A Lithuanian tourist board is trolling the entire UK with hilarious new advert

A Lithuanian tourist board is trolling the entire UK with hilarious new advert
Eating turnips could help ease vegetable shortage, Therese Coffey suggests

Been to the supermarket recently? You may have noticed that the UK is short of fruit and veg at the moment.

Shelves have been looking a little bare recently, with retailers warning that shortages could last for weeks as bad weather and transport problems in Africa and Europe were named as the causes of a low supply of tomatoes.

As ever, Brexit has been a point of contention out of all this.

There’s been disagreement over whether the shortages have been compounded by Brexit. The Best for Britain campaign group said while Brexit was not responsible for the adverse conditions currently hitting crops, it had impacted supply chains over the past few years – some have pointed out that shelves in supermarkets in the rest of Europe are full compared to the UK, though.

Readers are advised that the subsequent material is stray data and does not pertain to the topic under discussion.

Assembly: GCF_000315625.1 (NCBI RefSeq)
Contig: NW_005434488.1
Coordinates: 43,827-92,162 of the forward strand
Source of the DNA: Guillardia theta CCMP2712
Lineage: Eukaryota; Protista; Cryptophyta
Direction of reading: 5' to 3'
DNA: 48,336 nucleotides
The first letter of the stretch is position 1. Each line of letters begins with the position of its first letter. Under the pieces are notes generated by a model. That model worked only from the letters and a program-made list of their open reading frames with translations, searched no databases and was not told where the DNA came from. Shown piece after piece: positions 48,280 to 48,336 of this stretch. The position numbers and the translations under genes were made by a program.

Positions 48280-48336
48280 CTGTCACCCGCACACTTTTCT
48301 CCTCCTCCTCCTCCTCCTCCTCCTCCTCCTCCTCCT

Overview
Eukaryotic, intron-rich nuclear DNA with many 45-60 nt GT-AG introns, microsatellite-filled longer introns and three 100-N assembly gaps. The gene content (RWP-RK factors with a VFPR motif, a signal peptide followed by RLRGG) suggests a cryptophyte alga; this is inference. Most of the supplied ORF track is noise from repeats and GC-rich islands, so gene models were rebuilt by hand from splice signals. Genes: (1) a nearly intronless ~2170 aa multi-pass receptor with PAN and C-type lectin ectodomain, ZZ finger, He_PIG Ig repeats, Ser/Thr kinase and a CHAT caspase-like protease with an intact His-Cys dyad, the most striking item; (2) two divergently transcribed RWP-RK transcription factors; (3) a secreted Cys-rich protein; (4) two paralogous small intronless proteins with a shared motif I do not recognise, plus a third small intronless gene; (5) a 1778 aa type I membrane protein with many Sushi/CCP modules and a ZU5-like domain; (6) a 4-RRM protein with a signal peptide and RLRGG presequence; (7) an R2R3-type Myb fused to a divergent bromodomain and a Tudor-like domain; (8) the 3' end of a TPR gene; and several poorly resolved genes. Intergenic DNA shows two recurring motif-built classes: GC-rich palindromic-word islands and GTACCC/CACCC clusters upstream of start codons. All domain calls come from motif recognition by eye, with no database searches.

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Meanwhile, Therese Coffey recently told the Commons today that government officials expect food shortages “will last about another two to four weeks” and urged that the UK should “cherish the specialisms” and eat turnips instead.

The situation is less than ideal for people in the UK, and now Lithuania's tourist board has put the boot in by trolling the entire country.

The Official Tourism Development Agency of the City of Vilnius, Lithuania, has taken a swipe at the current problems in a new ad.

Posting on Twitter, the board posted a picture of a tomato with the caption: “Fancy more than three tomatoes? Come to Vilnius.”


Coffey recently piped up with a useful solution for the supermarket food shortages - eating turnips.

The Defra secretary told MPs that the UK should “cherish the specialisms”, amid produce shortages adding: “A lot of people would be eating turnips right now rather than thinking necessarily about aspects of lettuce and tomatoes and similar, but I’m conscious that consumers want a year-round choice and that is what our supermarkets, food producers and growers around the world try to satisfy.”

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